AT&T says it could reach 14 million customers by the year 2019, surpassing its commitment to the FCC to build out FTTP to 12.5 million locations. The 12.5 million goal was part of the agreement it made with the FCC to get its DirecTV acquisition approved.
During the second-quarter earnings call, CFO John Stephens told investors that AT&T has been making great headway with its fiber build. “We have the largest fiber footprint in the country and we’re ahead of the plan to reach our 12.5 million new fiber locations FCC commitment by mid-2019,” Stephens said. “By the time it’s all said and done, we could be looking at around 14 million FTTP customer locations.”
The service provider recently announced that its latest target market for expansion was Tulsa, Oklahoma, noting that customers in certain select areas of Tulsa, Jenks, Owasso and "surrounding communities" now have access to the ultrafast service. After bringing FTTP to Tulsa, the service provider said it has now deployed gigabit fiber to parts of 55 metro areas nationwide, with plans to reach at least 75 metros eventually.
Meanwhile, AT&T expects the fiber footprint expansion to improve churn trends, as it will enable customers to bundle broadband with DirecTV and wireless services.
“We’re seeing on an out of footprint basis where we don’t have fiber subscriber losses to competitors that can bundle,” Stephens said. “We believe we’ll address that as we continue to build out fiber.”
Whether it was fiber or its hybrid VDSL2 IP broadband product, AT&T saw its broadband base grow in the second quarter.
“Total broadband grew for the third straight quarter, overcoming what is normally a seasonally slow second quarter,” Stephens said. “The strategy to simplify pricing, cross sell broadband with TV and wireless service and expand our fiber footprint has been paying off.”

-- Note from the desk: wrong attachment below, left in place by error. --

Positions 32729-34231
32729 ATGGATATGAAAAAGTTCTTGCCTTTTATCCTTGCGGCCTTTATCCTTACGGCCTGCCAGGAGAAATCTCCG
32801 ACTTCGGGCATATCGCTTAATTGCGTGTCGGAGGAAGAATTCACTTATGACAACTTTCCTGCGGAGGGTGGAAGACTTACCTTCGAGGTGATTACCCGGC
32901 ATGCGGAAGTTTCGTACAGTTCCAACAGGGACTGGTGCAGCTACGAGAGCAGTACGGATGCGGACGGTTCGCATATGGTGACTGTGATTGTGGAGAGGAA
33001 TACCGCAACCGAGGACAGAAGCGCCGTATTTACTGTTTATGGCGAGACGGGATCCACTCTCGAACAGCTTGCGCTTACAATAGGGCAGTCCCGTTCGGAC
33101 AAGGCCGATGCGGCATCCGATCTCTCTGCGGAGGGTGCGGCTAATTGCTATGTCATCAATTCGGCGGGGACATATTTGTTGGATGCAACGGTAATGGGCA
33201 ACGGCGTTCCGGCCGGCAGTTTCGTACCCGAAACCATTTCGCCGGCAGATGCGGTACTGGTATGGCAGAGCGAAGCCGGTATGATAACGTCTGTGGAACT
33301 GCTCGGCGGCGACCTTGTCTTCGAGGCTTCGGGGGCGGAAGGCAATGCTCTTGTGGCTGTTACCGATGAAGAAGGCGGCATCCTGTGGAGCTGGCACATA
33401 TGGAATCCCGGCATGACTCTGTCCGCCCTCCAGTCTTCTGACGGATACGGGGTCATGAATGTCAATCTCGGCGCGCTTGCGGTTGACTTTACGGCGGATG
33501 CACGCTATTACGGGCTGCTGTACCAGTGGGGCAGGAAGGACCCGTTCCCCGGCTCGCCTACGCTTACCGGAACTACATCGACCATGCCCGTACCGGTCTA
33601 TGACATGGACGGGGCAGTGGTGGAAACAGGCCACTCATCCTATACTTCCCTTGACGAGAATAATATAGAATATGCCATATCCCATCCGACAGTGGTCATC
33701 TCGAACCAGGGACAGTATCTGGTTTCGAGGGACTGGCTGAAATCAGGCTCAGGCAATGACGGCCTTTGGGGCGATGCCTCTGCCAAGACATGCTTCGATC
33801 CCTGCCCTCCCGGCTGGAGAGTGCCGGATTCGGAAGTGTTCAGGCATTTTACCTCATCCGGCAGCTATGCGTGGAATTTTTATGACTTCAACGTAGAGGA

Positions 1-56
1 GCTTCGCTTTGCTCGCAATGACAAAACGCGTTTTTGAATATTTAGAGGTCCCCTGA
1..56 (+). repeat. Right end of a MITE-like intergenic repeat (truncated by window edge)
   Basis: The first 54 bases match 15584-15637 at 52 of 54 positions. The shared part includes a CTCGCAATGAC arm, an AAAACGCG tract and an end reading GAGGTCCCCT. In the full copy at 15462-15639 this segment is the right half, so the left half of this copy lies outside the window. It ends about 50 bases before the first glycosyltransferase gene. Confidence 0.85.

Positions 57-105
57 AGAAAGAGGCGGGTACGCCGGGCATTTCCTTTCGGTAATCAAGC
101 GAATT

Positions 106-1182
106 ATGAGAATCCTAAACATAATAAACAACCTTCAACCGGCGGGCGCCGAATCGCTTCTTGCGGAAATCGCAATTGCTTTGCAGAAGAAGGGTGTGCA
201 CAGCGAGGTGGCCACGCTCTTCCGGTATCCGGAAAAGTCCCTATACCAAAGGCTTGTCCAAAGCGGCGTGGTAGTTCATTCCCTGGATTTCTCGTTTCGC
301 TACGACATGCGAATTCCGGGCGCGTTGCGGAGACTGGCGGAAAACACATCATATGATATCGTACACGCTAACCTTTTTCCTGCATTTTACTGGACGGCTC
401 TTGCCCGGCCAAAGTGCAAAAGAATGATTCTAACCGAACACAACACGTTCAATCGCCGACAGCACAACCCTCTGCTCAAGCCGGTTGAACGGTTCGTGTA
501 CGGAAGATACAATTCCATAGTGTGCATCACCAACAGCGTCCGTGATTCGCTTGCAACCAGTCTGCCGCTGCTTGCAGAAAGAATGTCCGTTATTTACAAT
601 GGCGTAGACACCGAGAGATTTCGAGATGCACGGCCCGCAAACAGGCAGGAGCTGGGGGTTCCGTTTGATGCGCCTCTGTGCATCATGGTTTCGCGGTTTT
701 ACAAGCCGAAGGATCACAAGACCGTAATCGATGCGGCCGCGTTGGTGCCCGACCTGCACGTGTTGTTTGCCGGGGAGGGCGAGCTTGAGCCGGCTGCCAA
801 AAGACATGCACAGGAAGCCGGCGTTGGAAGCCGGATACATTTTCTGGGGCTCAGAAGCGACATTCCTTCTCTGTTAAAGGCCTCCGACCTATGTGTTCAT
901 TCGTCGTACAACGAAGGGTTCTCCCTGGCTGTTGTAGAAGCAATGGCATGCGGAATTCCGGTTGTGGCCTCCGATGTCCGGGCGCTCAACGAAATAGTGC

But fiber is just one part of AT&T’s broadband story. The service provider said the combined efforts of the FTTP build and converting more customers from legacy DSL to IP broadband is helping drive up subscriber additions.
“The DSL conversion combined with extending fiber to 5.5 million customer locations is strengthening our broadband position,” Stephens said. “In fact, the number of broadband subscribers on speeds of 18 Mbps or higher has increased by 6 million in the past year.”
Here’s a breakdown of AT&T’s second-quarter key metrics:
Business services: AT&T continues to see challenges in the business segment due to wireline pressure from legacy services and equipment sales. Business Solutions segment revenues were $17.1 billion, down 2.7% year-over-year due to continued declines in legacy services and fewer wireless equipment upgrades, partially offset by growth in strategic business.
“We continue to see the similar historic pressures in our business segment,” Stephens said. “Strategic services and wireless are working hard to overcome legacy wireline losses.”
In the business segment, AT&T said it will continue to focus on cost management initiatives and process automation service delivery efficiencies as well as SDN and virtualization.
Entertainment: The entertainment segment reported revenues of $12.7 billion as growth in IP and video services offset legacy declines. AT&T saw broadband gains as customers chose higher speeds. During the quarter, AT&T added 8,000 total broadband customers and 112,000 IP broadband subscribers.
The service provider noted on the video front that continued DirecTV Now gains help offset increased pressure from traditional TV declines in a seasonally weak second quarter.
Financials: From an overall financial perspective, AT&T reported consolidated revenues were $39.8 billion, down from $40.5 billion in the year-ago quarter, primarily due to what the telco said were declines in legacy wireline services and consumer mobility.
Second-quarter net income attributable to AT&T totaled $3.9 billion, or $0.63 per diluted share, compared with $3.4 billion, or $0.55 per diluted share, in the year-ago quarter.
Shares of AT&T closed at $36.22, down by 1 cent, or 0.03%, in Tuesday afternoon trading on the New York Stock Exchange.